In our study, the results from Pearson correlation analyses showed that the SUA level was positively correlated with BMI, TGs, HOMA-IR, AST, and ALT but negatively correlated with HDL-C and eGFR levels, which was broadly in line with a previous study of Chinese T2DM patients.[21,22] Obesity, increased TGs, and impaired IR are factors generally known to be associated with an increased risk of NAFLD occurrence,[23] suggesting the possibility that the correlation between SUA and NAFLD could be mediated, at least in part, through these potential factors.

Our study demonstrated the association between increased SUA (vs SUA tertile I) and elevated NAFLD occurrence in T2DM patients, which was in broad agreement with findings from previous studies.[21,24,25] Interestingly, after adjustment for numerous potential risk factors and metabolic factors, including age, sex, T2DM duration, BMI, SBP, alcohol consumption history, eGFR, TGs, HbA1c, HOMA-IR, usage of statins or antihypertensive drugs, FC-P, HDL-C, AST, and ALT, the clear trend toward the association between a higher SUA tertile and a higher occurrence rate of NAFLD in T2DM patients could still be noted, with significant differences detected. Therefore, an independent association between SUA tertiles and NAFLD occurrence was indicated by our analysis.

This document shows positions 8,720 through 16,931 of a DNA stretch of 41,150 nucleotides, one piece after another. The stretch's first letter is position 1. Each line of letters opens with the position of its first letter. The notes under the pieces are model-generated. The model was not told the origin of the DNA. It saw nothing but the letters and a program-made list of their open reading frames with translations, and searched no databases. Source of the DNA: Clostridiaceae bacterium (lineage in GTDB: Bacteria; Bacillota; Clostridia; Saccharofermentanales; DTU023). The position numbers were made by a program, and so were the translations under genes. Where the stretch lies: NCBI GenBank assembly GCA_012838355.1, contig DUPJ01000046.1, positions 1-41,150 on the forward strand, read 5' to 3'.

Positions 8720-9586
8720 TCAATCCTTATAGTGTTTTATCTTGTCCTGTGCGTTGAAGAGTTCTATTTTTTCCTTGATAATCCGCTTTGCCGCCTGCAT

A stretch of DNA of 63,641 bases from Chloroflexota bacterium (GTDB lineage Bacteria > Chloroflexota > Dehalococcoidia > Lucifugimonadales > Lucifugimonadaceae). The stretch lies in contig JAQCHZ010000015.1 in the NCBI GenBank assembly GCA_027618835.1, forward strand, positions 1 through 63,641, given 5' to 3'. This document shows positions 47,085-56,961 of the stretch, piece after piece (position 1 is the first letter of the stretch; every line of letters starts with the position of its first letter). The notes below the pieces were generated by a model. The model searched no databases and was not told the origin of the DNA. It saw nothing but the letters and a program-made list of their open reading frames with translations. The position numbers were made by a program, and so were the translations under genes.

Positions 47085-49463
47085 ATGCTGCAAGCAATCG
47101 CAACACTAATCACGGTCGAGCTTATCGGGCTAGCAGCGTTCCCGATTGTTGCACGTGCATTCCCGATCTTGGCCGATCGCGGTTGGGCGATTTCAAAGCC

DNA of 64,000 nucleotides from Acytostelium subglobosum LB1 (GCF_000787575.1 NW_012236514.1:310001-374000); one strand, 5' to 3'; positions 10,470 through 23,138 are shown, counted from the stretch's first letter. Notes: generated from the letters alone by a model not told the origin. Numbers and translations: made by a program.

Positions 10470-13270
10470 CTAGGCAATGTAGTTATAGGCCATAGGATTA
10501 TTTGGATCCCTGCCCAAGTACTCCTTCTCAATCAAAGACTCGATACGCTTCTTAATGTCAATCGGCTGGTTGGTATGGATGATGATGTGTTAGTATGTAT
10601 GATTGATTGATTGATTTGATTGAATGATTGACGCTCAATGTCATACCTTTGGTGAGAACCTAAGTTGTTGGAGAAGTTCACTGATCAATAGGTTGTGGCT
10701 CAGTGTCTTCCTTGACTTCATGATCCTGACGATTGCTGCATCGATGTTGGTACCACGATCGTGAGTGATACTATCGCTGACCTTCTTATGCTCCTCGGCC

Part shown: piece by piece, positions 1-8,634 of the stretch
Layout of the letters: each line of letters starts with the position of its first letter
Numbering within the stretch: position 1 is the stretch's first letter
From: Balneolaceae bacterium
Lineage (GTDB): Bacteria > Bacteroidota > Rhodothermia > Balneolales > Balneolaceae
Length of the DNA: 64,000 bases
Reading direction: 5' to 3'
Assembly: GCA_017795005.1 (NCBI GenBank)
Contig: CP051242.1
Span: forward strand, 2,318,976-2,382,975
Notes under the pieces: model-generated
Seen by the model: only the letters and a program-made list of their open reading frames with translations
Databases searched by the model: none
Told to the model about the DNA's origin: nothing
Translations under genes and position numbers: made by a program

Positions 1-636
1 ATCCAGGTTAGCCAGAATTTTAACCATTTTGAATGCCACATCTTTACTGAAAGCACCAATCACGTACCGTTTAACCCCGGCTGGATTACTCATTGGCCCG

This study also had some shortcomings. First, this was a single-center study with small sample size, the clinical applicability may be limited, and sex differences in the relationship between SUA tertiles and NAFLD occurrence were not further explored. Second, due to the cross-sectional study design, it was impossible to determine the causal relationship between SUA and NAFLD in T2DM patients. Therefore, the exact contribution to increased SUA levels attributed to the nature of NAFLD or obesity-related metabolic syndrome still could not be differentiated or concluded. Third, the sensitivity and specificity of liver ultrasonography for detecting mild hepatic steatosis were not as good as liver biopsy, which is considered the gold standard of NAFLD diagnosis. In addition, although the advantages of ultrasonography are its noninvasiveness and wide application, NAFLD severity was not graded in this survey, and the correlation between SUA and the severity of hepatic steatosis should be explored in future studies.